(c) “One who looks intently at women who are forbidden to him:” As the Rambam makes clear, looking lustfully at a woman is the first step towards more serious transgression — apart from the fact that the looking itself is forbidden. The Talmud likewise states, “One may not look intently… at a married woman even if she is ugly” (Avodah Zarah 20a). As we know, this is one area in which the Sages in their great wisdom recognized that one must not take any chances.

(e) “One who suspects a guiltless person:” This final example is the most extreme, as the sinner did not even do a physical act. He merely suspected a person in his heart. Nothing really happened; the whole thing was in his head. Nevertheless, doing so borders on a Biblical prohibition. The Torah states, “In righteousness shall you judge your fellow” (Leviticus 19:15). In simple meaning, the verse is addressing judges. A judge must judge fairly, treating both litigants equally (see Talmud Shavuos 30a). However, the Sages also apply this to the layman. Whenever we see our fellow acting in a questionable manner, we too must “judge” him favorably and give him the benefit of the doubt. (See Talmud there and Pirkei Avos 1:6).

The Talmud elsewhere (Brachos 31b) makes a few further relevant comments. In the beginning of the Book of Samuel, the childless Chana travels with her husband Elkanah to visit the Temple. Arriving at the Temple courtyard, she pours out her heart to G-d in prayer, promising that if she is granted a child, she will dedicate him wholly to G-d.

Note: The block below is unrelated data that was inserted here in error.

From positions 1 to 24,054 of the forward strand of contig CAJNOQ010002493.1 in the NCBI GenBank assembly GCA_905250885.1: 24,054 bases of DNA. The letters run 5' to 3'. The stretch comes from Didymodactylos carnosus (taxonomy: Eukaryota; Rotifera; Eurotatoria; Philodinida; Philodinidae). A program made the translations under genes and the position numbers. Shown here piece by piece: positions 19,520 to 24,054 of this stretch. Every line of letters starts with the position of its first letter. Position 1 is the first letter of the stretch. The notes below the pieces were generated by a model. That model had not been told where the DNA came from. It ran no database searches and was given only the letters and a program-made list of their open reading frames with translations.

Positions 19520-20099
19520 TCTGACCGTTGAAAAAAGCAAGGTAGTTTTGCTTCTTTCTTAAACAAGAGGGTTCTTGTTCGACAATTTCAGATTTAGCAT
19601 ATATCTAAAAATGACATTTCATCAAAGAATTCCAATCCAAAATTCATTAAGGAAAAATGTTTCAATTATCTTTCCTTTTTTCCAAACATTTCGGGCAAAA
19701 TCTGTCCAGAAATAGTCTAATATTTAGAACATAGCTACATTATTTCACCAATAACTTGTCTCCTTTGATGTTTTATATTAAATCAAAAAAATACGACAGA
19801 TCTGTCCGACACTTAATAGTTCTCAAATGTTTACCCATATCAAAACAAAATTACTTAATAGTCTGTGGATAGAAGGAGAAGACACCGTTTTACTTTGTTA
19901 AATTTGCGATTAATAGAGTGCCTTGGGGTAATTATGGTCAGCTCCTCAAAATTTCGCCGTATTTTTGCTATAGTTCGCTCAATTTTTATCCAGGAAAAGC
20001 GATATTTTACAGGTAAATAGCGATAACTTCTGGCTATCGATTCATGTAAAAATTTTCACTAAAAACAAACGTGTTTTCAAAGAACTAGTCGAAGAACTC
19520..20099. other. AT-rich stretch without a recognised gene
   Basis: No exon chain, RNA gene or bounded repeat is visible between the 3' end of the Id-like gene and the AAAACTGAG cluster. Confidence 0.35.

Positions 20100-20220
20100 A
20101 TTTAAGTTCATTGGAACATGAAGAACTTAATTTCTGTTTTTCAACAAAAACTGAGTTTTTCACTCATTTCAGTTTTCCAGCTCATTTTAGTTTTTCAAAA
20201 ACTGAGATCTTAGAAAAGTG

Eli the High Priest observes Chana praying, seeing her swaying and shaking uncontrollably but hearing no sound. He takes her for a staggering drunk, and criticizes her accordingly. She gently corrects him, explaining that she is a woman of “troubled spirit” who was pouring out her heart to G-d. He wishes that she “go in peace,” blessing her that G-d should grant her request. (At least as recorded in Scripture, Chana does not appear to so much as mention to Eli what her request was for.) Elakanah and Chana return home, and are blessed with a boy shortly after, who later — under the tutelage of the High Priest himself — grows to become the Prophet Samuel.

The Talmud learns several important lessons from this episode, some of them germane to our law but all of them significant. Eli wrongly suspected Chana of inappropriate behavior — precisely the Rambam’s final example here. First of all, explains the Talmud, as we learn from Chana, if someone incorrectly suspects you of wrongdoing, you must take the trouble to correct him. I don’t know if other people are like me (I certainly hope not), but I am often tempted not to dignify such people with a response. “If that’s really what you think of me, it’s your own problem. I’m really not interested in demeaning myself to address someone who obviously doesn’t think very highly of in the first place. Let him believe what he wants; see if I care.”

To this explains the Talmud that no, one must trouble himself to calmly and politely justify his behavior. People thinking ill of one another is simply a bad situation in Israel — especially if it’s baseless to begin with. Come out in the open. Clear the air. Justify yourself and who you are. Both parties will be the better for it.